All eyes are on Gov. Charlie Baker as a sweeping police reform bill lands on his desk.
Lawmakers enacted legislation that creates a certification process for police officers, bans officers from racial profiling and using tear gas and limits qualified immunity for those stripped of their credentials for misconduct. While both the House and Senate enacted the bill, the House didn’t secure a two-thirds majority that’s needed to override a veto from the Republican governor.
The passage of police reform legislation came after months of negotiations among key lawmakers over who oversees police certification, what restrictions certified officers face and if and when an officer can lose qualified immunity protections that can shield police from civil rights lawsuits. The final version is much broader than what Baker filed in June.
“I believe that this is an incredibly strong bill, strong for the safety of the residents of Massachusetts and strong for the safety of the police officers, the law enforcement across Massachusetts, providing many new tools,” Senate President Karen Spilka said Tuesday afternoon after senators accepted the conference committee report.
The final bill includes a nine-member commission on police certification, which includes law enforcement, legal experts and political appointees, as well as a host of recommendations filed by legislators on use of force, facial recognition and juvenile record expungement.
“I’m excited we passed policing reform, a landmark decision. I look forward to the next discussion with the governor as this hits the governor’s desk,” said Rep. Carlos Gonzalez, a Springfield Democrat and chairman of the Black and Latino Legislative Caucus, after the House enacted the proposal.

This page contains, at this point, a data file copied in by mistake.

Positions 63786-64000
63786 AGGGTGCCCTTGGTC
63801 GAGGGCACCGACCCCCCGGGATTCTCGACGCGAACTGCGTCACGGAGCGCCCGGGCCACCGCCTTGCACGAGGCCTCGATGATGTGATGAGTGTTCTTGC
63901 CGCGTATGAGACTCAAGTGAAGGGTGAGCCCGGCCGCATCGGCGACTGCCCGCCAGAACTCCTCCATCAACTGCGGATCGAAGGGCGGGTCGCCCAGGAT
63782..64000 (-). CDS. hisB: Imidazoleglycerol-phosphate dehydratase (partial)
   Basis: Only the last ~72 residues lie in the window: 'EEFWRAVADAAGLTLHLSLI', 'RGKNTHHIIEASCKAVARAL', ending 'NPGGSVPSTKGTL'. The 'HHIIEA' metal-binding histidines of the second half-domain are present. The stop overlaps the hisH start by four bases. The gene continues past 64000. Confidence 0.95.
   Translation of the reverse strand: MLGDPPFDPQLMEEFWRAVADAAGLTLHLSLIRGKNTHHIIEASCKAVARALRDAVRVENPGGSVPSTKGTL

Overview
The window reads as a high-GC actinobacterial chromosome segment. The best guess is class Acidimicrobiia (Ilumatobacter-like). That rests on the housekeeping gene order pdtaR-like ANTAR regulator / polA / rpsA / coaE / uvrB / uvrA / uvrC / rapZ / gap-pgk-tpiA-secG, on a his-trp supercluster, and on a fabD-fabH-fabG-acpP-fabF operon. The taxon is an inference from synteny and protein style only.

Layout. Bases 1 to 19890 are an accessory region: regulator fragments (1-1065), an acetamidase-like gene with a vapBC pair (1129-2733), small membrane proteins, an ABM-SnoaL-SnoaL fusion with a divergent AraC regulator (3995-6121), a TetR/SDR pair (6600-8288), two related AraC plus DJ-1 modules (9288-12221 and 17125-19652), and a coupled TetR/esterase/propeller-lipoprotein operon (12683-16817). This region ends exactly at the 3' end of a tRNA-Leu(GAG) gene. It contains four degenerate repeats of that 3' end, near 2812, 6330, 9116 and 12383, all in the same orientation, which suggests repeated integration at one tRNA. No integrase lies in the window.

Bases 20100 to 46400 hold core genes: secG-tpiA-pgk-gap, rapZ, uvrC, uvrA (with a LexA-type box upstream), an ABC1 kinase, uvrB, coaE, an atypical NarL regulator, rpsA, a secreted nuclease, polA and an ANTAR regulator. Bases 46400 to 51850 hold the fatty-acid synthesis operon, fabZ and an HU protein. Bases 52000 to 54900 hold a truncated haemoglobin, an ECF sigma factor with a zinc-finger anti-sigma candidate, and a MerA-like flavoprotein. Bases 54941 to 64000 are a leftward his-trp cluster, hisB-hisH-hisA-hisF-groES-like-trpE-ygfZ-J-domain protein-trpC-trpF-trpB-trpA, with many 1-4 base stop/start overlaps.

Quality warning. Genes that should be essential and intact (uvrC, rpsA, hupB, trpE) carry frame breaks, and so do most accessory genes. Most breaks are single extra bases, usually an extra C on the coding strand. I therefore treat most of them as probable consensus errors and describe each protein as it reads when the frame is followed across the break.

Whether the bill survives Baker’s veto pen is unclear. When asked about the bill Tuesday, Baker told reporters he hadn’t gotten a chance to see the details.
“I’m glad that this was something that was part of what they considered to be important to get done before the end of the session, but I can’t speak to the specifics of this until we have a chance to review it,” Baker said during a news conference earlier in the day at the State House.
Hours later, the Senate accepted the conference committee report with 28 voting yes and 12 voting no.
The House accepted a report from the conference committee on the legislation. The report passed by a vote of 92 to 67.
Senate Minority Leader Bruce Tarr, who served on the conference committee with Gonzalez, was one of the no votes. He took issue with several elements of the bill, ranging from the ban on no-knock warrants if children or bystanders over age 65 are home to the makeup of the certification board, known as the Peace Officers Standards and Training commission. Three of the nine members are law enforcement officials, though others are appointed by the governor and the attorney general.
“As often. as I have to, that it’s important that we do enact reforms that are fair, sustainable, equitable and accountable, I don’t think that the POST commission membership that’s contained in this bill reflects those principles,” the Gloucester Republican said on the Senate floor.